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Mage Knight: Apocalypse

Score: 80%
ESRB: Teen
Publisher: BANDAI NAMCO Games America, Inc.
Developer: InterServ International Inc.
Media: CD/6
Players: 1; 2 - 5 online
Genre: Action/ RPG

Graphics & Sound:

Graphically, Mage Knight: Apocalypse is a good example of what current high-end PCs can really do. Though the models and landscapes don't seem to look as good as what I see on my 360, both the main heroes and bosses come off great. Characters are smooth and everything from Ashton deserts to the forest of Firefeather or the icy landscape of the Vale of Dawn seem to radiate just the right feel.

The game's special effects (fires, sparks, particles ... oh, so many particles) also seem to be done really well and don't seem to slow down the game's overall performance.

Sound, on the other hand, is only fair. The music seemed a little bland at times and always feels generic. Sound effects (swords clanking, spells being cast, etc.) didn't seem to vary all that much. To put it simply, my gameplay experience didn't change much when I just turned off the volume.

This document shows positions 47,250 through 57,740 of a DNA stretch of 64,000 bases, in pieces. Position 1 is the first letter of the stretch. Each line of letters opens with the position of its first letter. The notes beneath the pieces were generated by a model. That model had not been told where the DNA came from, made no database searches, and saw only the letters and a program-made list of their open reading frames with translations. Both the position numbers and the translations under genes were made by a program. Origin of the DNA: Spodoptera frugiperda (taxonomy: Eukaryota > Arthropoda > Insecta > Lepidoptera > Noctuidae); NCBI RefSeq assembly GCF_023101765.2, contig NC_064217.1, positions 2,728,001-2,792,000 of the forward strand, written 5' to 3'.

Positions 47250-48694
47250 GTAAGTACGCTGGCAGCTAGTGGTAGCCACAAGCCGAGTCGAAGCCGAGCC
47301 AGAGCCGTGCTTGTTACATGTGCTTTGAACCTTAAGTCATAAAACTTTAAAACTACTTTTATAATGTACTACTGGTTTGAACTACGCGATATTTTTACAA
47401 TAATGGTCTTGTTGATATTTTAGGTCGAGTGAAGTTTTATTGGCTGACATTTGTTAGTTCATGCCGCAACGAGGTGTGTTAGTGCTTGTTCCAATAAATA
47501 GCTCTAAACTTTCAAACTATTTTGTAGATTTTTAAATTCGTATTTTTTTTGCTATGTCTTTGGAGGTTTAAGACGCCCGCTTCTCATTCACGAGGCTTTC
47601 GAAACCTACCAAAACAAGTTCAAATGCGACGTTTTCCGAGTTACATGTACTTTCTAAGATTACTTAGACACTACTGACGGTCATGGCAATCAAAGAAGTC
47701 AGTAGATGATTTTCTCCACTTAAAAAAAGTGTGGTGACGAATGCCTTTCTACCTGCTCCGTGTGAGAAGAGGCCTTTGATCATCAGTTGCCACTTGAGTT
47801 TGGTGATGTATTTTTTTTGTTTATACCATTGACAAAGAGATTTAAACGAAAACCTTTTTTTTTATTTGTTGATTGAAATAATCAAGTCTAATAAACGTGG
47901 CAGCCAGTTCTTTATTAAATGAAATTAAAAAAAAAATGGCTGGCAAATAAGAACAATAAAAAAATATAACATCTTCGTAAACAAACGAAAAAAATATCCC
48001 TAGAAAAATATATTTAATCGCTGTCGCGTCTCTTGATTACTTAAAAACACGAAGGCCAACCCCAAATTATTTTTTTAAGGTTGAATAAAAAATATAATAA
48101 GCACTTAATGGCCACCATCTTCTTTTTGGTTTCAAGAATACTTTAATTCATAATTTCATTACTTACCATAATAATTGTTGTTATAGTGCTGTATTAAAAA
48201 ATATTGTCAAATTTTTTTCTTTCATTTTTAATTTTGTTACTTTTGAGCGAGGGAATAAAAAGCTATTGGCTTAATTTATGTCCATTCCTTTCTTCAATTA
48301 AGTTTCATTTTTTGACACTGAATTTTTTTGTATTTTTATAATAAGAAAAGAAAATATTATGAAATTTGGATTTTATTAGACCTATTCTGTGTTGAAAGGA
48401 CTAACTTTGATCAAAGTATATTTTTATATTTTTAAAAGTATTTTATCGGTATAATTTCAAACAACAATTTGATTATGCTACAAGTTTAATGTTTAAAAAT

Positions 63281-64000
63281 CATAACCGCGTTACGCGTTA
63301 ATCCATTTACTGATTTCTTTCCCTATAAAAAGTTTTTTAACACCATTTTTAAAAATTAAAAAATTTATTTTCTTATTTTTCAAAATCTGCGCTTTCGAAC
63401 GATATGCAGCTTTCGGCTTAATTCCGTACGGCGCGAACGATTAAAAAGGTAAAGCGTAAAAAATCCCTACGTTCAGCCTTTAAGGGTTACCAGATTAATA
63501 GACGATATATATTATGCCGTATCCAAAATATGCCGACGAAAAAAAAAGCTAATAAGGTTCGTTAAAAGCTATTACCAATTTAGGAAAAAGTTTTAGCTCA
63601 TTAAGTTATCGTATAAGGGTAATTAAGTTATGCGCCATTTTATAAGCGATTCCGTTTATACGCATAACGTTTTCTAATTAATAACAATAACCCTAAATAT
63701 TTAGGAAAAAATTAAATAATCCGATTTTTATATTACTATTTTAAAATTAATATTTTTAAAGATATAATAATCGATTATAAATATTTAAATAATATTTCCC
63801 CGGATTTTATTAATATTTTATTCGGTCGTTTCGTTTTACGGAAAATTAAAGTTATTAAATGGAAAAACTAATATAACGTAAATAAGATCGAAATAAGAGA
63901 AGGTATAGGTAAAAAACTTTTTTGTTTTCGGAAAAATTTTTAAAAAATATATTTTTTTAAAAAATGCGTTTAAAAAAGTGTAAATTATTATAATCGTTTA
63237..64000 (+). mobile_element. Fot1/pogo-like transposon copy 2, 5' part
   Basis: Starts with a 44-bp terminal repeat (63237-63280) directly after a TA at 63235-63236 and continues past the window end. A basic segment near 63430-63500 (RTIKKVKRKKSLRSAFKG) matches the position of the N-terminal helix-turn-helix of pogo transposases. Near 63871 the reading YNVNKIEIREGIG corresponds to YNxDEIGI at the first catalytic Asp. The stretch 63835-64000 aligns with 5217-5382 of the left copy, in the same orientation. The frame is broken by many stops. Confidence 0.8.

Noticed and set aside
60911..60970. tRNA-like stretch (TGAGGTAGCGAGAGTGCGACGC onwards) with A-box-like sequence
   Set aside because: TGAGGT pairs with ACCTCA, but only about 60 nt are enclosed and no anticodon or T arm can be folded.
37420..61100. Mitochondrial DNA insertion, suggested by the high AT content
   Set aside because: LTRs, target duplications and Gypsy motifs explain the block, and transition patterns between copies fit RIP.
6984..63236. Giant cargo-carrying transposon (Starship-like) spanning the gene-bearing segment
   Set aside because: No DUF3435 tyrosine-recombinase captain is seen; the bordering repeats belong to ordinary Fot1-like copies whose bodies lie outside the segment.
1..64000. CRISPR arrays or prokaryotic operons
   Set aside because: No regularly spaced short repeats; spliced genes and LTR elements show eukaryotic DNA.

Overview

Mage Knight: Apocalypse is your (stereo)typical action-RPG title. The campaign starts you off as a lone character who must go out and take down the biggest baddie in all the land. Along the way, your party will grow and you will travel to different lands. You will pick up various weapons, skills and run into other races.

There are five races that each have their own skill tree and, for the most part, the attacks or spells each race can learn fits pretty well. These races are Vampire, Draconum (dragon-like creatures), Elves, Amazons and Dwarfs. Each hero type's skill branching starts with choosing a discipline. Each race has three such disciplines and these help to direct the types of attacks or abilities the character will have. For instance, a necromancy Vampire will behave differently than an assassin Vampire.

Unfortunately, I never took part in the table-top mini figure-RPG from Wizkids that this game is based on, so I don't know how close these classes and the game's scenarios fit with the original mythos, but from what research I was able to do prior to writing this review, it seems to congeal with the game fairly well.

One of the biggest aspects of Apocalypse is its multiplayer aspect. Instead of providing different gameplay modes, you and up to four other people can band together and take on the game's story online. Online games are completely co-op, and you can configure the game to play through the entire saga, or just specific chapters in the story. If it wasn't for the chat box and the extra effort it takes to join or host an online match, the game feels just the same online or off. This can either be bad or good depending on how much you like the feel of the game in the single-player Story mode.